ISACA are makers of major security courses like the Certified Cybersecurity Practitioner CSX, CISA, CISM and CRISC, and they’ve recently produced an infographic that has revealed some interesting and eye-opening statistics. These statistics have come from surveys conducted by ISACA themselves, as well as IBM’s 2015 Cost of Data Breach Study, UK House of Lords Digital Skills Committee and more. As providers of certifications to cyber security professionals, ISACA are using these statistics to help close the gap where the crucial IT security skills are most needed, as well as increase awareness about the skills shortages. Below, is a breakdown of each stat highlighted by ISACA and their individual and collective implications on the IT industry. Make sure you check out the ISACA infographic at the bottom of the post.
The costs of the cyber security skills gap
In 2014, $1 billion worth of personally identifiable information (PII) was stolen. This means there have been many more stolen since, through 2015 and beyond. As large as this figure is, more unidentifiable records that cannot be traced are highly likely to have been stolen too. This marks a huge amount of money stolen from businesses and economies. On top of this, there are the costs beyond money, like the breach of a customer’s privacy. This type of cost can mean stolen passwords, accounts, addresses, phone numbers or credit card details. These damages can cause loss of personal finance, credit card fraud or even identity fraud. Combined, this shows how cyber security threats are heavily draining businesses and individuals.
Unfortunately, the severity of these financial implications appears to be increasing. It is estimated $150 million will be the average cost of a data breach by 2020. This is roughly £107 million. The 2015 average in the UK was £1.46 million, more than doubling the 2014 figure of £600,000.This staggering figure, as well as the soaring increase, shows the need to increase security in all businesses, now. Technology and hacking techniques are continuing to advance and if your security is not sufficient and updated, you could be left vulnerable. The huge figure, as well as it’s meteoric rise, forces business managers to take company-wide action, rather than dumping the burden entirely onto IT departments.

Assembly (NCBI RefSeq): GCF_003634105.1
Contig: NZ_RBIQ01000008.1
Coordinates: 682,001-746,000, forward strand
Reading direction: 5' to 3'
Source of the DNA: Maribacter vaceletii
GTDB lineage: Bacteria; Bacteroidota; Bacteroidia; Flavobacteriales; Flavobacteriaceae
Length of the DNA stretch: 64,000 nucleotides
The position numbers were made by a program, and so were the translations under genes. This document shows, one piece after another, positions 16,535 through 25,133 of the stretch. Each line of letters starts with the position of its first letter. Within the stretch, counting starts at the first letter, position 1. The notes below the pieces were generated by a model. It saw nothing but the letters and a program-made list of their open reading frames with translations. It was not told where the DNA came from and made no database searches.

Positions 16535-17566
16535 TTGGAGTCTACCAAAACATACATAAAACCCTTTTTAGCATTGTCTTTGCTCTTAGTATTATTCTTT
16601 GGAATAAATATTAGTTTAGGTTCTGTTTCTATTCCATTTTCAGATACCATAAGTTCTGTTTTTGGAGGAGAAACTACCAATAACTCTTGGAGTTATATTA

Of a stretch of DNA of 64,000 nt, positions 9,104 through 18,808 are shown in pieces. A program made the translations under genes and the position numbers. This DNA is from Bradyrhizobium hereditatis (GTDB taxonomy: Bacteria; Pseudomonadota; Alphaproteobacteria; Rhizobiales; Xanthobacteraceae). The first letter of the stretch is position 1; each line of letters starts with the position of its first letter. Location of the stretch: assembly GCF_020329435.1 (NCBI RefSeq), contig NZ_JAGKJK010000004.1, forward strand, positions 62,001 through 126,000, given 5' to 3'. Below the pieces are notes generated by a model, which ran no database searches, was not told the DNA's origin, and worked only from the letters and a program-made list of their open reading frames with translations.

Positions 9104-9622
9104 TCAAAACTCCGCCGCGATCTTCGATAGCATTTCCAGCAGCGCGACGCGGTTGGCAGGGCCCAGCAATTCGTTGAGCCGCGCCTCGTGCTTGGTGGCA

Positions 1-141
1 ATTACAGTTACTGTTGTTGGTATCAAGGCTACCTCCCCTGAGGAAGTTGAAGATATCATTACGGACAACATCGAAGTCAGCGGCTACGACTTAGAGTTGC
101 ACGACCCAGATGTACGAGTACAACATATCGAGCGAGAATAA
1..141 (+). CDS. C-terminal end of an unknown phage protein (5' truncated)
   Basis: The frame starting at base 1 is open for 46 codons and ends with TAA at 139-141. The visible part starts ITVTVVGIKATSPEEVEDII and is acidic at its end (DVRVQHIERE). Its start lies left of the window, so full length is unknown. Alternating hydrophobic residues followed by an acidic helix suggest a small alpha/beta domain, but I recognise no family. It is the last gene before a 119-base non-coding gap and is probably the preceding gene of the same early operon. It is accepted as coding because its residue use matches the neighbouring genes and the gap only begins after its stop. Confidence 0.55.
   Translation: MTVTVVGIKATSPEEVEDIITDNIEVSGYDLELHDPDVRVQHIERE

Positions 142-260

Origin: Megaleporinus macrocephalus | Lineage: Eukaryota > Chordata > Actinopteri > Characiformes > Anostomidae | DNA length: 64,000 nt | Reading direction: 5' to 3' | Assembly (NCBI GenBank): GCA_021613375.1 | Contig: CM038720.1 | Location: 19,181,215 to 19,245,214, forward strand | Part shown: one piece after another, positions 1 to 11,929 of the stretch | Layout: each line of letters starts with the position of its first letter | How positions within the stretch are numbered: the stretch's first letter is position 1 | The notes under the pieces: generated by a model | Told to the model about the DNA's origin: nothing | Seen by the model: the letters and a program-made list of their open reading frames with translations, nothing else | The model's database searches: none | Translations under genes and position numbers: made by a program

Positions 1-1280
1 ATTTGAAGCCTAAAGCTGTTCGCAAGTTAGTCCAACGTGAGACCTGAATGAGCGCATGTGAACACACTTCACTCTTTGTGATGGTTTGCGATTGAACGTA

97% of security professionals surveyed in ISACA’s 2015 APT study believe advanced persistent threats (APTs) represent a credible threat to national security and economic stability. These opinions come from knowledgeable professionals within the security industry, which is reason enough to take notice of this imminent and serious threat to our businesses and economy. Many businesses ignorantly and naively settle for sub-par IT security systems, but every business is a potential target and if you are not prepared, the consequences could be crippling.
The regularity of cyber security breaches